In March 2008, at the recommendation of my homie Leslie, I read Skinny Bitch, and it was the push I needed to start the journey to veganism.

    There are many critics of Skinny Bitch, and they are not unfounded. The book has been criticized for it's use of foul language, and the authors' credentials have been called into question.

    Personally, I found the language and style of writing humorous, but I could see how someone with a different sense of humour, could find it offensive.

    The credentials of the author were never something that bothered me. Mostly, because it was information that I had known before, but conveniently forgot. It was a good reminder to me of how unethically animals are treated. It also helped me to see that eating dairy could still be harmful to animals, and that industry was something I no longer wanted to support.

    To read some of my initial thoughts on Skinny Bitch click here.

    The book really had an effect on me, and I decided I wanted to try reducing the amount of dairy I ate.

    The transition to veganism was MUCH harder than the transition to vegetarianism.

    Can I just emphasize how much of cheese addict I was? Cheese became my main source of protein and an absolute staple in my diet, after giving up meat. Most of my meals did not feel complete, unless they were topped with cheese. A burrito, a sandwich, pasta, they just were not the same to me, without it.

    I decided not to try an overnight veganism switch. I made it much more of a transition.

    First, I stopped buying myself dairy products. I no longer purchased cheese.

    (I had stopped eating eggs while I was a vegetarian, and I had not drank cow's milk in years. I hated it. I drank soymilk early on, when I started working at Clark's.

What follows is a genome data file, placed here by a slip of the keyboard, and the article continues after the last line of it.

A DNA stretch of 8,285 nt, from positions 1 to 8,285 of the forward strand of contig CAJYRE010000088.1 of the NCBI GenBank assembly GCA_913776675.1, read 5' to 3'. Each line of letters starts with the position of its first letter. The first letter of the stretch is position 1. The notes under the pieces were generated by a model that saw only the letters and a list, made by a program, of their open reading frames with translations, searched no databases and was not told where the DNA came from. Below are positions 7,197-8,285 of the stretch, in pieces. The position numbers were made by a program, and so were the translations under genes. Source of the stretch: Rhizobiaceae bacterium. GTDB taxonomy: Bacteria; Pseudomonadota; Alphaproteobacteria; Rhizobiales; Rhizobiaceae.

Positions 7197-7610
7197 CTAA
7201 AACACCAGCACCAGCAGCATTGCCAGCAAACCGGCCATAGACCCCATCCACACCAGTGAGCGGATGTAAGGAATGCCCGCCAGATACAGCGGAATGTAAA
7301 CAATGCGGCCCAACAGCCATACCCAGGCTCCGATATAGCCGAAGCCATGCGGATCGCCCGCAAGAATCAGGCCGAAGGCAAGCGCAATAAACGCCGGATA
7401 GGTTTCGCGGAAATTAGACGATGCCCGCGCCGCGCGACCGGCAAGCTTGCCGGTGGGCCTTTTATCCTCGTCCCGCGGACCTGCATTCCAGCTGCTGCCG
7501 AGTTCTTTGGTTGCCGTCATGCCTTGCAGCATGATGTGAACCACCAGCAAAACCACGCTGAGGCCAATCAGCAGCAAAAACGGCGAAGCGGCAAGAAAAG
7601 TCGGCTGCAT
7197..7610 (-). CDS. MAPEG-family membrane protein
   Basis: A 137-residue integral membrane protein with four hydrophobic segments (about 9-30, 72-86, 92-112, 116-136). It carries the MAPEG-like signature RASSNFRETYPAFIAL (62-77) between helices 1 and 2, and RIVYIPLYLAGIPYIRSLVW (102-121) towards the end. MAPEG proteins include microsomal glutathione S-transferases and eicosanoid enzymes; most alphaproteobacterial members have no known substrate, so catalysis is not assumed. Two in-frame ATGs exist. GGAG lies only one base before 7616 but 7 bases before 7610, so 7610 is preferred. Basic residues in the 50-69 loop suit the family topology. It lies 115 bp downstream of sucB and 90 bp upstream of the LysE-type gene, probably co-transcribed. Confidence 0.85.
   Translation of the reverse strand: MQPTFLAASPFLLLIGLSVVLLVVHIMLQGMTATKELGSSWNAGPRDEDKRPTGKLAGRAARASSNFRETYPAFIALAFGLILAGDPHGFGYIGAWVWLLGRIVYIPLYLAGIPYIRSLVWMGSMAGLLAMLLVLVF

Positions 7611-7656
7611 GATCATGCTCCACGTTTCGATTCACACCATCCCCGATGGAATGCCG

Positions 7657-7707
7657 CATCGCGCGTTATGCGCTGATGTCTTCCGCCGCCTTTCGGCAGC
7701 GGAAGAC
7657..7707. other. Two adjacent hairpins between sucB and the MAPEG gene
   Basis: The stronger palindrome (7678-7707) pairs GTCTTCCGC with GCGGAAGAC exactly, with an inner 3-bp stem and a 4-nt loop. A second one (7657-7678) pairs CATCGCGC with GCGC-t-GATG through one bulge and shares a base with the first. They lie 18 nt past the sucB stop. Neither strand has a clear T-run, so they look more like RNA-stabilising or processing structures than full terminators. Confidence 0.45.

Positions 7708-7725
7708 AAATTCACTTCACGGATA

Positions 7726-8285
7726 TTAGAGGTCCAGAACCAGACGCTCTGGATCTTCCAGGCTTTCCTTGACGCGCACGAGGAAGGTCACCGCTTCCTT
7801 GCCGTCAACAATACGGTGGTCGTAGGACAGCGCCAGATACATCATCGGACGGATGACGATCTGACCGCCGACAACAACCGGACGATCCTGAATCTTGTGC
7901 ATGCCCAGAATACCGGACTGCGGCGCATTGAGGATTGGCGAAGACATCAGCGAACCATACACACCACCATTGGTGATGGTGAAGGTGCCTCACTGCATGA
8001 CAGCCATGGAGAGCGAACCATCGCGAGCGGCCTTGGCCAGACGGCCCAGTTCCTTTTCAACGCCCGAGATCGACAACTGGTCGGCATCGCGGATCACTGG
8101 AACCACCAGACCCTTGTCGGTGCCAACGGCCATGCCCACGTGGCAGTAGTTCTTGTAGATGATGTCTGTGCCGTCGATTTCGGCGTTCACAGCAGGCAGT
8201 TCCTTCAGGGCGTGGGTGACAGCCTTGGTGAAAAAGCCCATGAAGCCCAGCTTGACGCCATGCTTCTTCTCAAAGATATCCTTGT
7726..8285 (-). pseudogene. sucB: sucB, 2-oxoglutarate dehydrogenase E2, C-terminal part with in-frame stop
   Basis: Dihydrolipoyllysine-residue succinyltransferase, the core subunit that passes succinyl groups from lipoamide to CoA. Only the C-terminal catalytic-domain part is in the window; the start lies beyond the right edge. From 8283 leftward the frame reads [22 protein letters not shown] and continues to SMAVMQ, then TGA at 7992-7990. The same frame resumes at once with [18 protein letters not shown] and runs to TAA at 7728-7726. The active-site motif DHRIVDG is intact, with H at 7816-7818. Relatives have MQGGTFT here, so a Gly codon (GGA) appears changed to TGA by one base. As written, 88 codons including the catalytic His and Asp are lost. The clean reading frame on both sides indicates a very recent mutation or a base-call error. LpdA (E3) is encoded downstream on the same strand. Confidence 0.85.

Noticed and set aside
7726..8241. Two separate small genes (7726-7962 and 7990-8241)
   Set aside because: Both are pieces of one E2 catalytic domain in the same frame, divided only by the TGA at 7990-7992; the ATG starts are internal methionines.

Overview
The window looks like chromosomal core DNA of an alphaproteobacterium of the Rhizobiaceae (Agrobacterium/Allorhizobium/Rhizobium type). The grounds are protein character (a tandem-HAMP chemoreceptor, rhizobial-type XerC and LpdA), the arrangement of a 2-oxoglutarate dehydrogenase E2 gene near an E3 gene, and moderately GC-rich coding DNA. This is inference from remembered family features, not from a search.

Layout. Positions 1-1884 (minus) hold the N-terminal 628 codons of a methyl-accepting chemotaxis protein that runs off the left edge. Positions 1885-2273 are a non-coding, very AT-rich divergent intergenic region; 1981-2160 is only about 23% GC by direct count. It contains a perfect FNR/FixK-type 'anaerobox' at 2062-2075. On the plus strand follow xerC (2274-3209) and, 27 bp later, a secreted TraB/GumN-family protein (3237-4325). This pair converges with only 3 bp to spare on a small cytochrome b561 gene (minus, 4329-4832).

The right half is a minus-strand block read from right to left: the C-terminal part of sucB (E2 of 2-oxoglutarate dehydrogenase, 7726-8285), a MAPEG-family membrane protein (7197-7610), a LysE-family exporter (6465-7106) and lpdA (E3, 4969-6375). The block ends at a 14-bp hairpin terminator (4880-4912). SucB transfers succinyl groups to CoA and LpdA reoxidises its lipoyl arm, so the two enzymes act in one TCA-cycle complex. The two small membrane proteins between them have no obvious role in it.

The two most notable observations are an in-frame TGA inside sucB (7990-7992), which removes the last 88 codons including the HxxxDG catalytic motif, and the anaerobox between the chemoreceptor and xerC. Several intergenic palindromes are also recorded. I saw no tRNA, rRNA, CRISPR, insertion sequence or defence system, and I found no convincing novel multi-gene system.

I did have eggs and milk, though, when I ate baked goods, so that was a challenge to give up)

    I would limit myself to only eating dairy when I ate out, or when we went somewhere were food would be served.

    This lasted about a month, and I was proud of how well I was sticking with it. I had drastically reduced my dairy intake, and was beginning to realize that I could, in fact, have burritos, sandwiches and pastas, without cheese.

    I then gradually stopped eating dairy altogether.

    This was definitely a challenge.

    I had to pay close attention to ingredient lists. I never realized before how many breads, crackers, chips, etc. have dairy products in them.

    I was bummed to find I could no longer eat Hot Cheetos, or Hot Funyuns.

    But, this was also a good thing. My diet cleaned up tremendously, and I really started concentrating on whole, unprocessed foods.

    I did worry about the amount of protein and calcium I was getting, so I begin doing research, and read Becoming Vegan, which lists many different methods of obtaining all the vitamins and minerals you need, all from animal-free foods.

    I begin reading tons of vegan blogs, and looking up more and more recipes online. I started experimenting with different foods, and was really happy with all the diverse options out there.

    By far, the hardest thing about being vegan is eating out, or eating at other people's houses.

    My options now at typical restaurants are pretty limited. Chips and guacamole is my safe stand-by. Ethnic food seems to be the best at having animal-free options. Some restaurants are just not accommodating (*cough*Panera & TGIF's*cough*), so I generally avoid those places, or eat before hand. To see some of what I do eat, when I eat out, click here.

    However, now I get the pleasure of searching for, and trying out some all vegan establishments. I just wish there was more in my area : /

    Eating at family/friend get togethers, can be damn near impossible. Chips and salsa, and fresh fruit are usually the extent of what I can have, so I generally eat before I go. I do not expect anyone to accommodate my style of eating, and no one likes a pissy eater who complains about a lack of options, so I am happy to fill up ahead of time.
    (This is also a challenge, because people will often question, or comment on my eating habits. Maybe it is just my family, but I get my fair amount of teasing, or some people say downright ignorant and rude things. But, I have a tough skin and a quick mouth {not always a good thing}, and I stand behind my reasons for not eating animals, and I did not do this without doing research first, so I generally have an answer when people think that I am starving myself)

    Planning ahead has become absolutely essential. During the school year, I work during the day as a high school counselor, and teach classes 2-3 nights per week. I also keep pretty busy with running in between my jobs, therefore, it is SO important for me to have food prepared ahead of time, to grab and go.